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Microsoft Outage Locks Users Out of Office Suite, Email

Microsoft Outage Locks Users Out of Office Suite, Email
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A recent issue with Microsoft’s Office 365 platform left many users completely locked out of Microsoft Office, Outlook, and Microsoft Teams which many have used as their primary means of work communication during the coronavirus pandemic.

TechCrunch reports that Microsoft has begun investigating an authentication outage that looked Office 365 users out of the platform preventing them from accessing Microsoft products such as Office, Outlook, and Teams.

Microsoft’s status dashboard stated that the issue started at 2:25 p.m. PT on Monday and impacted users across the globe for hours. Microsoft stated that some government users may be impacted by the issue, which may have impacted 911 communications in 14 states. The company stated in a series of tweets that it attempted to fix the issue but was forced to roll back its changes after the fix failed.

We’re investigating an issue affecting access to multiple Microsoft 365 services. We’re working to identify the full impact and will provide more information shortly.

— Microsoft 365 Status (@MSFT365Status) September 28, 2020

We’ve rolled back the change that is likely the source of impact and are monitoring the environment to validate that service is recovering. Please visit https://t.co/AEUj8uAGXl for additional information on this issue.

— Microsoft 365 Status (@MSFT365Status) September 28, 2020

Around 5:40 p.m., Microsoft stated that it was “seeing improvement for multiple services” after earlier “rerouting traffic to alternate infrastructure to improve the user experience while we continue to investigate the issue.”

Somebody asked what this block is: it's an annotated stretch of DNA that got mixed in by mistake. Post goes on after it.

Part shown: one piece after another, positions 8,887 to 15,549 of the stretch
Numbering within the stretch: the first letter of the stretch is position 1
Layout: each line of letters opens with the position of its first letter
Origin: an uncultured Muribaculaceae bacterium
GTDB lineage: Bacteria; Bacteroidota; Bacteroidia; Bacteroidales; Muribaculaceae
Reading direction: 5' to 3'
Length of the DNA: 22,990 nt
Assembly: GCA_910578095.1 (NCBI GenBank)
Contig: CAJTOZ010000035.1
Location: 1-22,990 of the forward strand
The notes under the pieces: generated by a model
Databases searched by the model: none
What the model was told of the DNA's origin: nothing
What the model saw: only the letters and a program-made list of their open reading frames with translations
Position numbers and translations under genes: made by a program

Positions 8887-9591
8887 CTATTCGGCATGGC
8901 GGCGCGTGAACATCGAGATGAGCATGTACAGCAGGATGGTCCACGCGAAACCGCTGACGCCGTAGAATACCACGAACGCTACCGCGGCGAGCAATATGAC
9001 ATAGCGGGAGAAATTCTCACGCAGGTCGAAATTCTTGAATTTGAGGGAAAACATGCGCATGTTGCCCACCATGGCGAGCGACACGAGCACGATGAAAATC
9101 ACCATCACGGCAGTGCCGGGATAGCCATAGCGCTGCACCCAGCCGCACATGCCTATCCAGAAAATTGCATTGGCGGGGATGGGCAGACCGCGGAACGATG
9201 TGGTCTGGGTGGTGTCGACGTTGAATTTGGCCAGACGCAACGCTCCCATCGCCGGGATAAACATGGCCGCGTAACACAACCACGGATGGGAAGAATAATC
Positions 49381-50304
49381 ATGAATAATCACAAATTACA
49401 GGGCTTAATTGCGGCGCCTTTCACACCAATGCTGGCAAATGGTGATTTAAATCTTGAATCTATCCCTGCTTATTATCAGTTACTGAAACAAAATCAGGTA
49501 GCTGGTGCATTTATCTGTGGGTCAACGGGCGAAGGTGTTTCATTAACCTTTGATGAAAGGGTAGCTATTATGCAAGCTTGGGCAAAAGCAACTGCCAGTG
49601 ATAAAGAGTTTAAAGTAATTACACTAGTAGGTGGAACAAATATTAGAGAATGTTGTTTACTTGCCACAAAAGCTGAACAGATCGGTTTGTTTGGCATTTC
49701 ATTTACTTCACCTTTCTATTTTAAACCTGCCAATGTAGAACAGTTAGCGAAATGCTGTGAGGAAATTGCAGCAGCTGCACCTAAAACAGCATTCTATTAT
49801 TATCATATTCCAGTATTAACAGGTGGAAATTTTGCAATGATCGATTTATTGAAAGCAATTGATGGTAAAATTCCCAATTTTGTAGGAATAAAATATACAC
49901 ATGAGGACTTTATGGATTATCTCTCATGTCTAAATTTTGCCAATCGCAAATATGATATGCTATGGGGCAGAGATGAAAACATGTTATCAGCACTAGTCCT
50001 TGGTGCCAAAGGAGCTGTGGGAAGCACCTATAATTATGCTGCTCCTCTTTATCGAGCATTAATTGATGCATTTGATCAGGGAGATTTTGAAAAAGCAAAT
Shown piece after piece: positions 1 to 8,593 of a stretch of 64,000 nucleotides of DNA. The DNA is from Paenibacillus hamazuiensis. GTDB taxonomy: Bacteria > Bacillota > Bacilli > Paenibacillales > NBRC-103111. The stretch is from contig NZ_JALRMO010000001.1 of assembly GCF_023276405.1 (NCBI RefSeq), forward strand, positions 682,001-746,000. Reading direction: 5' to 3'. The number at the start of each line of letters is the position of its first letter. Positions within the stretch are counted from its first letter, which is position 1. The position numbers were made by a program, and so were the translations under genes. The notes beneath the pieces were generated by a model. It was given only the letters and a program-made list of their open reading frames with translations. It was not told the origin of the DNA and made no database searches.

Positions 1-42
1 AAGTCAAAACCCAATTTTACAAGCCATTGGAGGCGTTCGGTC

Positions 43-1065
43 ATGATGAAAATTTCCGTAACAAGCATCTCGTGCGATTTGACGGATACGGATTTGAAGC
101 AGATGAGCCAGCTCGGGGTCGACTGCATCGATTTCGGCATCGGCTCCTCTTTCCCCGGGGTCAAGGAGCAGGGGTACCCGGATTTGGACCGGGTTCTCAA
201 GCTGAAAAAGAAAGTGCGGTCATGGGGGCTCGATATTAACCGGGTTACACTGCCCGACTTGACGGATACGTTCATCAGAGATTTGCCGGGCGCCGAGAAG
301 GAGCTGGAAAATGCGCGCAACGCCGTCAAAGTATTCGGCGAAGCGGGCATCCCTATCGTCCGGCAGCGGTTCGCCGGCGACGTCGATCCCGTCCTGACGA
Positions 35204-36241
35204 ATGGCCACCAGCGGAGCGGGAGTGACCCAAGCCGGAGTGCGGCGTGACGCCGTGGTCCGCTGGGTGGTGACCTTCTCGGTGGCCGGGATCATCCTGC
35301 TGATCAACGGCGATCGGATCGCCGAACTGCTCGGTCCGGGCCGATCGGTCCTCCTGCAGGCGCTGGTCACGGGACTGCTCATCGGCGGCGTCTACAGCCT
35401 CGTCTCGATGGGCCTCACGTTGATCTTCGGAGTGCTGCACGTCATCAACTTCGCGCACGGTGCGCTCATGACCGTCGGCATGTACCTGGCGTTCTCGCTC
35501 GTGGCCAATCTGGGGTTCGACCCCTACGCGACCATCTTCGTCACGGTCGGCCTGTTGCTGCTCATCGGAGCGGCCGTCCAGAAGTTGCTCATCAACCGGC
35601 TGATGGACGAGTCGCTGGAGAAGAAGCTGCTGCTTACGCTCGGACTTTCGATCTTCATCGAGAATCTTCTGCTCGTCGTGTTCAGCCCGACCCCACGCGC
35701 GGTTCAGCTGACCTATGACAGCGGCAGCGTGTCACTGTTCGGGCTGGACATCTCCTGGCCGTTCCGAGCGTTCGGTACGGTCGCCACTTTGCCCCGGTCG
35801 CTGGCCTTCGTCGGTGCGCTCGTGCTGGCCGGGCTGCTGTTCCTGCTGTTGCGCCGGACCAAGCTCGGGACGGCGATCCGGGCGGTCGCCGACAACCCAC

Still, millions of U.S. and Australian users had trouble accessing Microsoft’s services. Breitbart News recently reported that ironically Microsoft’s referral to the video-sharing app TikTok as a “security risk” may have played a major role in the U.S. tech giant losing a bidding war for the Chinese-owned app.

Breitbart News reported that concerns among major backers of TikTok’s parent company, ByteDance, including Sequoia Capital and General Atlantic, over the financial hit that the company may take from selling TikTok for less than it was worth led to TikTok CEO Yiming Zhang choosing to form a partnership in the company with Oracle rather than outright divestment.

Lucas Nolan is a reporter for Breitbart News covering issues of free speech and online censorship. Follow him on Twitter @LucasNolan or contact via secure email at the address lucasnolan@protonmail.com

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